Approximately 4,200 women die from cervical cancer each year and research shows when African-American women are diagnosed they are twice as likely to die as their Caucasian peers.
Regular Pap smear testing is vital in preventing and diagnosing the disease, otherwise a woman will not know she has it.
At age 25, that was Tamika Felder’s experience. If not for a doctor’s visit to investigate a boil under her arm, Felder would not have known that she had cervical cancer.
“After I graduated from college, I got a freelance gig with no benefits. I went without health insurance for several years, which meant I could not get annual testing. Then I landed a job with insurance benefits. Shortly after I got the job, I went to the emergency room because of a boil, and the doctor happened to ask me when I had my last Pap smear,” says Felder, who was diagnosed in 2001.
“Since I had not had a Pap smear, the emergency room doctor ordered one and that is how I was diagnosed, otherwise I would not be here,” Felder says.
Following the diagnosis, Felder had a full or radical hysterectomy, chemotherapy and radiation—and was left without the ability to bear children. She also became one of the estimated 11,967 women who are diagnosed with cervical cancer every year.
The treatment, Felder says, “was very difficult and I felt like I lost my chance for a happily ever after, but when I think about women who are no longer here, I feel like I cannot complain because they left families behind.”
Although Hispanic women have higher incidences of cervical cancer compared to other ethnicities, African-American women are 40 percent more likely to develop the disease, and tend to have lower five-year survival rates, too. These statistics are often attributed to lack of regular Pap smear screenings, but one study sponsored by the National Institute on Minority Health and Health Disparities suggests this is also because African-American women have a more difficult time ridding the HPV virus from their systems.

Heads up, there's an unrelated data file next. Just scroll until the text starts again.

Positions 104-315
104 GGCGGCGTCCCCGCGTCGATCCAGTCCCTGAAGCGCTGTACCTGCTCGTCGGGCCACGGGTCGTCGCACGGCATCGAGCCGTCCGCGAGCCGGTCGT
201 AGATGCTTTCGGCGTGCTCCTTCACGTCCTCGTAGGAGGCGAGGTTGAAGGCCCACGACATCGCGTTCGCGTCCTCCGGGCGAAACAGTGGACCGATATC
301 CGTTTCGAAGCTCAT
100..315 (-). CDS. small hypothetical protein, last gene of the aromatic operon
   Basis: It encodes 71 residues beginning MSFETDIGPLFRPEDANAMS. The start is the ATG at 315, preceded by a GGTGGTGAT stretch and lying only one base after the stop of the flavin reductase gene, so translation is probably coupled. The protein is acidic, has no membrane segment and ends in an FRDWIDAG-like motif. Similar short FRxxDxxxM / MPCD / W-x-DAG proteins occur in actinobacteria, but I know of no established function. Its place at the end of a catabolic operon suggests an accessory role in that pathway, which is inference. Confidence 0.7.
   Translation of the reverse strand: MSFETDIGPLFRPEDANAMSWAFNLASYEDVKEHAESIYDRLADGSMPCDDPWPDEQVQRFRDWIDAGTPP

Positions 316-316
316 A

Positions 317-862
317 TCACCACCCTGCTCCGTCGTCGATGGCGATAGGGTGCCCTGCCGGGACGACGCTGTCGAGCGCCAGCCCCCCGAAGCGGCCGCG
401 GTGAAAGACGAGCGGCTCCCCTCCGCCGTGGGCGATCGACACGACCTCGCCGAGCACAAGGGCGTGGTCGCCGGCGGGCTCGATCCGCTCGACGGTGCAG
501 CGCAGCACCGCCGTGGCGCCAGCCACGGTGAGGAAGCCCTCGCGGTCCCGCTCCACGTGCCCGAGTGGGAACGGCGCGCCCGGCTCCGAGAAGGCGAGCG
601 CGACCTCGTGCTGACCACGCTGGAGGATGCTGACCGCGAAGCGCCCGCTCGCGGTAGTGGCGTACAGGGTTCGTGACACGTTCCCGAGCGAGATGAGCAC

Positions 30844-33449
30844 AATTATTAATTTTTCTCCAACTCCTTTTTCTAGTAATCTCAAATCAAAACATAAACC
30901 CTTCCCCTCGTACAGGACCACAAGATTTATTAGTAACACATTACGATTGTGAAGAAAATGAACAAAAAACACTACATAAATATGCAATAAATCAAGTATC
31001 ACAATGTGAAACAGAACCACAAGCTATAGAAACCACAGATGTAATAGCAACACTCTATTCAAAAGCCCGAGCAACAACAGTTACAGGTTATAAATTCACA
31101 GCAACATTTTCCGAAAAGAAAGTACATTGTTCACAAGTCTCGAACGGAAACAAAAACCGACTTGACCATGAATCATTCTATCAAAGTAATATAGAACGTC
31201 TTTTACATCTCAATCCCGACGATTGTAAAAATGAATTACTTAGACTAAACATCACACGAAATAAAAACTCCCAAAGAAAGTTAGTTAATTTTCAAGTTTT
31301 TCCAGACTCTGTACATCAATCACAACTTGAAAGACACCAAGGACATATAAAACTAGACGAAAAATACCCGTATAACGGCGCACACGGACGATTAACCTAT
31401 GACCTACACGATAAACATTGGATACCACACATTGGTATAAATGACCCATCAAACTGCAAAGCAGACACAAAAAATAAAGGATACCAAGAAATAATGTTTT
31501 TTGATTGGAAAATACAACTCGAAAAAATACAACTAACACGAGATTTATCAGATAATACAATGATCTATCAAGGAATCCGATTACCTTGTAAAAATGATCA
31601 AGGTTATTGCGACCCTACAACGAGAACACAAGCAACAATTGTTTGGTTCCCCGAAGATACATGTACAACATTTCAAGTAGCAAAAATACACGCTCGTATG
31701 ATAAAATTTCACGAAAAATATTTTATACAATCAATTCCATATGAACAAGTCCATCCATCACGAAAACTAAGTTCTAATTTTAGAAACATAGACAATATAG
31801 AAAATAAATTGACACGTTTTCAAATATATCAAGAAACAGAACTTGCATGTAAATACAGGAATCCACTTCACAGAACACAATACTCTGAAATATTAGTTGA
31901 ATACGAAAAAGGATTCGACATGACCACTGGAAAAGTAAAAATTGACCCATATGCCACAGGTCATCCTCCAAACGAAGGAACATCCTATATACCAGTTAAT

“There are no symptoms for HPV and early cervical cancer is often asymptomatic,” says Dr. Estelle Whitney, a physician at Christiana Care Health Systems in Delaware. “So it’s important for women to get regular Pap smears.”
Felder used her difficult experience as an opportunity to educate and encourage others about cervical cancer. In 2005, she formed Tamika and Friends, a nonprofit organization dedicated to raising awareness about cervical cancer and its link to HPV. January is cervical health awareness month, and Felder stresses that routine screenings such as the Pap smear test make cervical cancer one of the most preventable forms of cancer.
Dr. Peter Grossman, an Augusta, Ga.-based obstetrician-gynecologist echoes that fact with other positive points about prevention and treatment.
“Well, there are four great things we know about cervical cancer: We have a precursor in cervical dysplasia (abnormal changes in the cells on the cervix surface); We know the cause, which is HPV; We have a great screening test with the Pap smear; and it takes a long time to develop, about 10 to 20 years from the initial exposure to HPV to the development of cervical cancer,” Grossman explains.